Grace Timbrook's Road to Revolution

Grace Timbrook's Road to Revolution
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  • Proclamation of 1763
  • Shall we have peace.
  • The Stamp Act of 1765
  • For now on, all American Colonists are required to pay taxes on every piece of printed paper.
  • Boston Massacre of 1770
  • FIRE!
  • At the end of the French and Indian war, in 1763, the British issued a proclamation. It was mainly intended to make peace with the Indians by checking the invasion of settlers on their land. Since the proclamation, it has become one of the cornerstones of Native America in the United States and Canada.
  • Boston Tea Party of 1773
  • The British Parliament had passed the Stamp Act on March 22nd, 1765. American Colonists were required to pay tax on every piece of printed paper they used. Newspapers, licences, ship's papers, legal documents, other publications, and even playing cards were taxed.
  • The Intolerable Acts of 1774
  • Due to the terrible amount of tea that has been dumped overboard, the Boston Port is closed until all the damage is paid off.
  • This event occurred on March 5th, 1770. The Boston Massacre is when British soldiers opened fire and killed five American colonists. Prior to this event had commenced a number of new taxes on the American colonies including taxes on tea, glass, paper, paint, and lead.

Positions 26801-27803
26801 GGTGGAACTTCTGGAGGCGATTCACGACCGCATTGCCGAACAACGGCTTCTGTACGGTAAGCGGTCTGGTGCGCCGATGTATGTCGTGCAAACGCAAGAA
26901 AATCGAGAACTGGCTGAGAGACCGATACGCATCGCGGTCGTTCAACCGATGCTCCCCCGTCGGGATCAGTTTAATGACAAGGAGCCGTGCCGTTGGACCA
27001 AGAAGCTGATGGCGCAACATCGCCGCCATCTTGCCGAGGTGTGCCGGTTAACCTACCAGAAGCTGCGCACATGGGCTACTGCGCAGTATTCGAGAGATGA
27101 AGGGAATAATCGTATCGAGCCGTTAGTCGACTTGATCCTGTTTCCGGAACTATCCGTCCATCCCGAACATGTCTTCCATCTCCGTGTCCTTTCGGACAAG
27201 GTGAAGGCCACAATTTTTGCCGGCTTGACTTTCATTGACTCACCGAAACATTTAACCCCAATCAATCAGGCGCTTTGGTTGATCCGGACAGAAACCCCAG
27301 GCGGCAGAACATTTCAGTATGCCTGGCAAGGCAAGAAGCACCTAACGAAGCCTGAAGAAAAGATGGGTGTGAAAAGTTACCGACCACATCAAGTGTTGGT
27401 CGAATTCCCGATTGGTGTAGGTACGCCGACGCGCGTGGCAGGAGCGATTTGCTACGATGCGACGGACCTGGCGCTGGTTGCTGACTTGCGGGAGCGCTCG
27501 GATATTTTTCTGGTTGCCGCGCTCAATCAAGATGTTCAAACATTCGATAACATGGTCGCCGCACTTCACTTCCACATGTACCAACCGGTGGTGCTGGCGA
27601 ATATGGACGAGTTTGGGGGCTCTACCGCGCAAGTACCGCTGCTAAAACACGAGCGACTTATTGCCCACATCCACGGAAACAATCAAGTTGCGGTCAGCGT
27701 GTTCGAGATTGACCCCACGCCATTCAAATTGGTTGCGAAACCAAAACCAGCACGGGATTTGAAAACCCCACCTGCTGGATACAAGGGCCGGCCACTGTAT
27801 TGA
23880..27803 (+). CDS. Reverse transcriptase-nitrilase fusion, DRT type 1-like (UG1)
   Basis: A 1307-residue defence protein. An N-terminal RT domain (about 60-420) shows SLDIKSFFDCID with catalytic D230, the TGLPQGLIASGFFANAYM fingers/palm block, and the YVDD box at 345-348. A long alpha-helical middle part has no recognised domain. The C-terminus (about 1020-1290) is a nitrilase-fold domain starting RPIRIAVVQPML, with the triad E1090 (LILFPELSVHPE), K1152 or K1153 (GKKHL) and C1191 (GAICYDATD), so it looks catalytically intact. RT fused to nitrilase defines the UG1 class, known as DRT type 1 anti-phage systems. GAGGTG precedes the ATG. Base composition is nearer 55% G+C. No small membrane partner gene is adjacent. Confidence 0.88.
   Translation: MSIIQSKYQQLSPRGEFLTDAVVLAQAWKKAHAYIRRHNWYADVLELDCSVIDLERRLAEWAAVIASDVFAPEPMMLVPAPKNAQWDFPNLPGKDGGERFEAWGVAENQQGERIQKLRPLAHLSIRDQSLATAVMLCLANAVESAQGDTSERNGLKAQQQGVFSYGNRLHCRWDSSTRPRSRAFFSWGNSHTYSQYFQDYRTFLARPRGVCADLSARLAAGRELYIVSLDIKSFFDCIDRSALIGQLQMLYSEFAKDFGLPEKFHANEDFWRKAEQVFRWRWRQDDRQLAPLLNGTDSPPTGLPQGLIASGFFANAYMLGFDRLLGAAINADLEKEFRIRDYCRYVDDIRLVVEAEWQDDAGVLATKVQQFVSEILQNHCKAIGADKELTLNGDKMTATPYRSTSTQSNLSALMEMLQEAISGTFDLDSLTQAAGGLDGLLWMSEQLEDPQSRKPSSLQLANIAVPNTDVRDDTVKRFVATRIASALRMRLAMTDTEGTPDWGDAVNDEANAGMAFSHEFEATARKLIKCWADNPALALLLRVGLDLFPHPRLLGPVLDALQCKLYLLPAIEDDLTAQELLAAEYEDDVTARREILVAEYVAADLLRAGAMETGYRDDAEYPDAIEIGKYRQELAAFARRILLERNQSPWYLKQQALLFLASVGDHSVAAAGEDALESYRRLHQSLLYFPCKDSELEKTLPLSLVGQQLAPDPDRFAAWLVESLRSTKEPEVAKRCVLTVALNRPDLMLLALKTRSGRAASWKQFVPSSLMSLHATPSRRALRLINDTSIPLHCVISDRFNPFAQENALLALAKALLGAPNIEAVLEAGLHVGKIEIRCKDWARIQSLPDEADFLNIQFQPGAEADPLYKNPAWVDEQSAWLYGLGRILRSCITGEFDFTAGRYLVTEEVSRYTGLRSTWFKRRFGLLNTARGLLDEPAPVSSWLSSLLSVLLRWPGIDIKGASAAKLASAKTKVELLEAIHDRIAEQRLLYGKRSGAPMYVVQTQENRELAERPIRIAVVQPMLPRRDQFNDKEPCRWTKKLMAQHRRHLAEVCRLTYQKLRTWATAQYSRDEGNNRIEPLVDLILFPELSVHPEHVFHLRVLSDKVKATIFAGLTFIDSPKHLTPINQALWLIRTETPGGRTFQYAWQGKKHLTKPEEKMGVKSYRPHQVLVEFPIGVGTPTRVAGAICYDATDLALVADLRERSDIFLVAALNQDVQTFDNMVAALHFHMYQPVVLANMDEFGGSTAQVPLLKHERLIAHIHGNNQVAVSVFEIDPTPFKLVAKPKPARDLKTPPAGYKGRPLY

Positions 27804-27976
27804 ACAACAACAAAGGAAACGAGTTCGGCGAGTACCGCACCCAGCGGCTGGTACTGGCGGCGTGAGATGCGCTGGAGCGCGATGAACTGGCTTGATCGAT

• The First Continental Congress of 1774
  • This event occurred on December 16th, 1773.The Boston Tea Party was an act of protest against the British for the tea act. To show how mad the Americans were they dumped boxes of tea in the Boston Harbour.
  • The intolerable acts were passed by the British Parliament in 1774.  This was done as a punishment toward the destruction caused during the Boston Tea Party, which was a brutal reaction to the British tea tax of 1773. The Boston port act closed the port of Boston until all the damage was paid off.
  • On September 5th, 1774, delegates from each of the 13 colonies, except for Georgia, met at Carpenters Hall which was in Philadelphia, Pennsylvania. During the meeting, the First Continental Congress began to organize colonial resistance to Parliament's Coercive Acts.
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